Research indicates that throughout the world, young people’s mental health and wellbeing is at risk. Indeed, media headlines warn of a global mental health crisis. In 2020, the Children’s Society reported that one in six children aged between 5 and 16 years of age globally suffer from a mental health problem. 50% of all mental health problems begin by the age of 14 and 75% of young people with a mental health problem are not receiving the help and support they need.
Recognising that a young person is struggling with their mental health may not be easy to identify. Many young people may attempt to hide how they are feeling. This can be for a multitude of reasons including concern about stigma or feelings of guilt and shame associated with mental illness. However, it may also be because they aren’t sure where or how to get the help they need.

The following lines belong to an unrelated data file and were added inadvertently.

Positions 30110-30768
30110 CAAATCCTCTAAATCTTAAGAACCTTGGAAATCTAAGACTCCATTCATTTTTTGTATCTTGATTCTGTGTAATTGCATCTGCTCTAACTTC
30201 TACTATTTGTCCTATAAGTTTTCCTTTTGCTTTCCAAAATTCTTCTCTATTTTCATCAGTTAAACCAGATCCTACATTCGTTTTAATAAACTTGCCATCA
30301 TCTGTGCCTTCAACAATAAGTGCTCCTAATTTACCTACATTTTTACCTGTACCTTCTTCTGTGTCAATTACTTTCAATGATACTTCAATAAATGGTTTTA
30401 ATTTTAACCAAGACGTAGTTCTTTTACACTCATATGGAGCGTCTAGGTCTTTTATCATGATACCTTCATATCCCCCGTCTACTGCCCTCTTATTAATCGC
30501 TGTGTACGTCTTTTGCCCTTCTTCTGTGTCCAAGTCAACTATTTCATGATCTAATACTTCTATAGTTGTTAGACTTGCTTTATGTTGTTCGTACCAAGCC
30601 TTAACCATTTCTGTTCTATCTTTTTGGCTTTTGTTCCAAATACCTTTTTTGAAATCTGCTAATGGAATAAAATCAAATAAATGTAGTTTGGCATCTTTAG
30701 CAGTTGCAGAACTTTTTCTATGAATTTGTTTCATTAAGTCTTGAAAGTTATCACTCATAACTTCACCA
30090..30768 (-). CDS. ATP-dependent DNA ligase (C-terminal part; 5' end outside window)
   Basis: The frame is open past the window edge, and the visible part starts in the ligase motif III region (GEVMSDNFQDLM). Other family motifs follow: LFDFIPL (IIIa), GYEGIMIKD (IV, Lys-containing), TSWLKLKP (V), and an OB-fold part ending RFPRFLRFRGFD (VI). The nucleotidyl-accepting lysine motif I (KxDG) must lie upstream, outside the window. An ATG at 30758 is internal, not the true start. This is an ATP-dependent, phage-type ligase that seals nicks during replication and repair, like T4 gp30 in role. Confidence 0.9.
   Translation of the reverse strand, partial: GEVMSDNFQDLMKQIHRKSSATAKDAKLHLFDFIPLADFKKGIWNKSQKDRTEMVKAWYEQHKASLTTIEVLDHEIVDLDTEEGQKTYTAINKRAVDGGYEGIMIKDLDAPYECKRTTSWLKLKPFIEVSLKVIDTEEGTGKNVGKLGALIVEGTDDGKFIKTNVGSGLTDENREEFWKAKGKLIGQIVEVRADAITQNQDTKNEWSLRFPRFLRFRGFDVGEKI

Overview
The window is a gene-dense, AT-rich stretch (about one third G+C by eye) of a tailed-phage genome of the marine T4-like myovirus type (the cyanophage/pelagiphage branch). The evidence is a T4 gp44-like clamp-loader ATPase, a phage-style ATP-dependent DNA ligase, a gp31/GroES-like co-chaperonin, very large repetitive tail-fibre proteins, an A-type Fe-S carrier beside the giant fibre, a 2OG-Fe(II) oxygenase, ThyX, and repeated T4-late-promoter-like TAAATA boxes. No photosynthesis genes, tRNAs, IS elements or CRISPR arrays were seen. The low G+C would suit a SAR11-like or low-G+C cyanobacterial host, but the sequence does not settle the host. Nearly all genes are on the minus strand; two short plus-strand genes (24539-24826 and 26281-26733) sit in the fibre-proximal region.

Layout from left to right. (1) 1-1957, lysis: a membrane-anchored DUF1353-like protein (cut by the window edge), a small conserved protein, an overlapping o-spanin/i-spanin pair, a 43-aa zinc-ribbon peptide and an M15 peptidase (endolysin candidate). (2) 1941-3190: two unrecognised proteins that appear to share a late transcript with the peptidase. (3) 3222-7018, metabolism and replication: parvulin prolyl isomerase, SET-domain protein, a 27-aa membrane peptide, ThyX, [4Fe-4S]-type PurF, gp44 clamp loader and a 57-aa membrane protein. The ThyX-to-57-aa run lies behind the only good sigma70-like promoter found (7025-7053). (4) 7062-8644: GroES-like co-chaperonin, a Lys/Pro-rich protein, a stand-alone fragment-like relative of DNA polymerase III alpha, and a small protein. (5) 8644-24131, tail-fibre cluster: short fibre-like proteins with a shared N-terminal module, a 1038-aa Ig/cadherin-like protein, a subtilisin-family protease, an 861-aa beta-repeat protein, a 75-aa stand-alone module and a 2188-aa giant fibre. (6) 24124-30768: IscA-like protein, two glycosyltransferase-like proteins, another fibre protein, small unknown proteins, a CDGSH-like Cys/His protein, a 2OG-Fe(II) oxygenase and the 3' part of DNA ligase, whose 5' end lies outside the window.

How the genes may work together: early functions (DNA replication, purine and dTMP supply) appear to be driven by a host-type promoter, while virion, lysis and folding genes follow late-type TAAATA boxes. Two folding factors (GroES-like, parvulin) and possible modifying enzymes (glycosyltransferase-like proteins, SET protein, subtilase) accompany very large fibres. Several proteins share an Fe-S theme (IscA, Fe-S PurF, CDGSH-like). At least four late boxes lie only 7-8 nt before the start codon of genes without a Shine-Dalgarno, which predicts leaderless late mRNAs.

There are differences of opinion about what constitutes mental ill health and how mental health problems should be treated. There are some key differences in the approaches that can be taken in providing support for young people, for example at times it can include the use of medication, counselling and talking therapies. However, research indicates that providing early support can significantly enhance mental health. Recent studies also suggest that resilience – which describes the capacity to endure and bounce back from adversity – is a quality and skill that can be developed and supported in young people, and that it can positively impact their longer-term mental health and wellbeing.